The Birth of RaptorGL
It all started back in 2008 with a need for a project I was working on. A client needed an animation for their corp. intranet site.  Since their network blocks flash they were looking for an alternative. So I created a simple DOM based animation with a bunch of div's and the images set as their background. It worked great and everyone was happy. The implementation wasn't the prettiest, but it worked and I did not have to worry about other javascript code getting in the way.

But something was really intriguing about it that I could just use a browser and some divs and animate it with Javascript. A Love Affair started...

So I decided to spend a weekend and experiment on how I could improve it and make it modular to be able to reuse it. I decided that the first thing I have to do is move away from DOM and use the Canvas. Thanks to lots of articles on the internet it was a quick and painless move. Once I got a working copy of the same lib using canvas I started to refactor the code and put it into it's own namespace. I had to come up with a name and Javascript Animation and Game Studio was born, or jsAGS for short. The empty repo is still on Launchpad and I'll leave it over there for historic reasons :)
I was changing it so rapidly and breaking compatibility with previous versions that I decided not to make the code public. Didn't want any angry users.

Over the years I added a lot of great functionality inspired mostly by PyGame. My 2 favorites are SpriteGroup and Surface

SpriteGroup allows you to group related sprites into one object, like bullets. Which is really cool because each update the game loop needs to call updates only on the SpriteGroup and not on every bullet sprite. Then the SpriteGroup can loop through the array of sprites and update them as needed.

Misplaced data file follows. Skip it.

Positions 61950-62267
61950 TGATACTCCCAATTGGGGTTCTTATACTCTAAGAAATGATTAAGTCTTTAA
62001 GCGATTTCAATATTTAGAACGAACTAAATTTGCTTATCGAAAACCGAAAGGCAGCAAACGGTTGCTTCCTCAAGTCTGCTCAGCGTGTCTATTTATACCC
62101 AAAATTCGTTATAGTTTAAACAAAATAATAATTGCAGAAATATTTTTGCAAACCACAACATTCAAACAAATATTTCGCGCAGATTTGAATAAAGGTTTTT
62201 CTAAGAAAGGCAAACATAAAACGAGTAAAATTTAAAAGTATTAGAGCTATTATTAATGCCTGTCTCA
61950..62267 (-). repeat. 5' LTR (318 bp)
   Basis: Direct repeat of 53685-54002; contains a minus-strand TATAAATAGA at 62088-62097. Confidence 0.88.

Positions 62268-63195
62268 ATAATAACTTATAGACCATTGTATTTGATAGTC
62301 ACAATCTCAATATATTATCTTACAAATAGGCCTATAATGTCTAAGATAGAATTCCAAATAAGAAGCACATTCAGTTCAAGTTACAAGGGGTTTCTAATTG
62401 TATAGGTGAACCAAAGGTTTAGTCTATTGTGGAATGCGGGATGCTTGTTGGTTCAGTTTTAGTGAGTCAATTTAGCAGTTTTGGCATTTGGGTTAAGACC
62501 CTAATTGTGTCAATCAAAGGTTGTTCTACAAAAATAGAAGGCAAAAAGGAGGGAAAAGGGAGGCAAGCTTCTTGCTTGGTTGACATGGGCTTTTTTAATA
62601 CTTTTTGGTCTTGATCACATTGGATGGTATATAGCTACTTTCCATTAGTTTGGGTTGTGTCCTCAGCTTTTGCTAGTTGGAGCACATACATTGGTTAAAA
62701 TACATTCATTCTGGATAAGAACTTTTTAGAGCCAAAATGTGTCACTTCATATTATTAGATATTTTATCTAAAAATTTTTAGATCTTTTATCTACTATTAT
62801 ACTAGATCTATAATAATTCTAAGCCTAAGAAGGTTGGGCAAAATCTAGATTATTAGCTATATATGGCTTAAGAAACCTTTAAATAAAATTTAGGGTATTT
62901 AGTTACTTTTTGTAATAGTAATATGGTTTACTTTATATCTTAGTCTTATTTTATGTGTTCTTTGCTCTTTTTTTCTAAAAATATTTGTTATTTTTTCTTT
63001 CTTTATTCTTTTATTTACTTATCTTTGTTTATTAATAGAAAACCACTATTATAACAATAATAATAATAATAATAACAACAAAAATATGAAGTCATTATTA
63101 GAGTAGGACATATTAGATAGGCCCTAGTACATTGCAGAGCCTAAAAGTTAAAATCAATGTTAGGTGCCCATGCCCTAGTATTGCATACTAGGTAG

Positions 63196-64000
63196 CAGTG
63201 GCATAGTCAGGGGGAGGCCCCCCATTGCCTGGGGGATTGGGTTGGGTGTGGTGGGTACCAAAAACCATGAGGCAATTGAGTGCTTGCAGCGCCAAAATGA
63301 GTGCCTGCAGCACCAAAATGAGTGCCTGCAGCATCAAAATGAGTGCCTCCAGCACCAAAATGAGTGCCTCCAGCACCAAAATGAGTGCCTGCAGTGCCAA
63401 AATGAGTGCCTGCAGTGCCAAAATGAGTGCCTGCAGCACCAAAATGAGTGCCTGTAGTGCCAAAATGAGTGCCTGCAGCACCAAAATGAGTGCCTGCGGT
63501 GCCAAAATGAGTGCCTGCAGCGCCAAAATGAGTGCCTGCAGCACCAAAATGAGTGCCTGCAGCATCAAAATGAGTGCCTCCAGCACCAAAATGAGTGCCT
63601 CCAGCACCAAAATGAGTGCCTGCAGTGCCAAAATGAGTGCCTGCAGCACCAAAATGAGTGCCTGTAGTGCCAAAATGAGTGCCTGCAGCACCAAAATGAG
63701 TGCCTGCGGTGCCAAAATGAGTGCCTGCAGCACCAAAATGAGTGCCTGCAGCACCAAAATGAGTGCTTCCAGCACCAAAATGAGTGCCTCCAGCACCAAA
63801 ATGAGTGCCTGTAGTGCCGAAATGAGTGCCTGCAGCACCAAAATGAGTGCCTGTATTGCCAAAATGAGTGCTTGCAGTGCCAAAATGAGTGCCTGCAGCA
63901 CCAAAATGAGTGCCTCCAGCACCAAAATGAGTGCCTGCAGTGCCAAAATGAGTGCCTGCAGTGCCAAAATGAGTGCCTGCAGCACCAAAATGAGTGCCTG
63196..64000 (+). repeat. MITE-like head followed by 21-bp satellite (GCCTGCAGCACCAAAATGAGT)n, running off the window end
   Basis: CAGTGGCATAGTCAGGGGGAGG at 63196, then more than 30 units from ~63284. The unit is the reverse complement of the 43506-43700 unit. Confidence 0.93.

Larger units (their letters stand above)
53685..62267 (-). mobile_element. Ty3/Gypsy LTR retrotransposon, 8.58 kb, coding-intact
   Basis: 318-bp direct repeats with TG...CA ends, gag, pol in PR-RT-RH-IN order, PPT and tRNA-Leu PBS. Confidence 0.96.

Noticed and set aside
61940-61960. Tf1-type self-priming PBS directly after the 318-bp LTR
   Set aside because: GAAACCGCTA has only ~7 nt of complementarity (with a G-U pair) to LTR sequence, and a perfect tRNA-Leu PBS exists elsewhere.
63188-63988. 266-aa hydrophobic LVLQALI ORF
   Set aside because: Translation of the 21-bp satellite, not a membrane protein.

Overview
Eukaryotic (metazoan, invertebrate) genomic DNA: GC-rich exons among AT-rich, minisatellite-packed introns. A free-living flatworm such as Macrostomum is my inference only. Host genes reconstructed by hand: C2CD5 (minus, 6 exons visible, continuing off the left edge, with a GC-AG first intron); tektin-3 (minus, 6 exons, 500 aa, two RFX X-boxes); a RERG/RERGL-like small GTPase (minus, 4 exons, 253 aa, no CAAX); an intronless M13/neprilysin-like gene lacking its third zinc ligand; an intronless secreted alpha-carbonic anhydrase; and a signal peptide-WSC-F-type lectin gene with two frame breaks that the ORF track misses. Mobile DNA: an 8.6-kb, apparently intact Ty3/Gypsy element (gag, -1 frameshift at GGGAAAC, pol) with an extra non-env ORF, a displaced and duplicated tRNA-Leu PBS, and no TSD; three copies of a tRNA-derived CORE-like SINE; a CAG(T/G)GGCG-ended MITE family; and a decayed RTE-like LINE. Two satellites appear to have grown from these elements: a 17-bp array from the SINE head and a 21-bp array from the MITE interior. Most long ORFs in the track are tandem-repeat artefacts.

Surface allows you to prototype a game or animation without any image. It supports simple shapes like rectangle, circle, and triangle. This gave a Huge boost to development and as far as the Sprite is concerned it's an image, so when the dev is ready he can just swap the surface out with an image.

Development stagnated in 2010 and it I stopped using it altogether due to lack of time. Last year in 2011 the interest sparked again to write some simple games we can play in the browser. I quickly polished off my code and it was used as the basis of this new project. 

I was unhappy with the name so a friend and I were brain storming on it, after many choices I came up with Raptor. Basing it off of movies I liked how smart they were, agile, and fast. So Raptor Game Library or RaptorGL was born.

We were rapidly working through the code and iterated lots of changes. I was writing the core code and he was writing examples/tests for each feature. We made good progress but then again life and work got in the way. By August I was the only one committing to the code base and RaptorGL became a single developer project again. Then I lost interest again...


So if you haven't yet, take a look at the RaptorGL website and spread the word.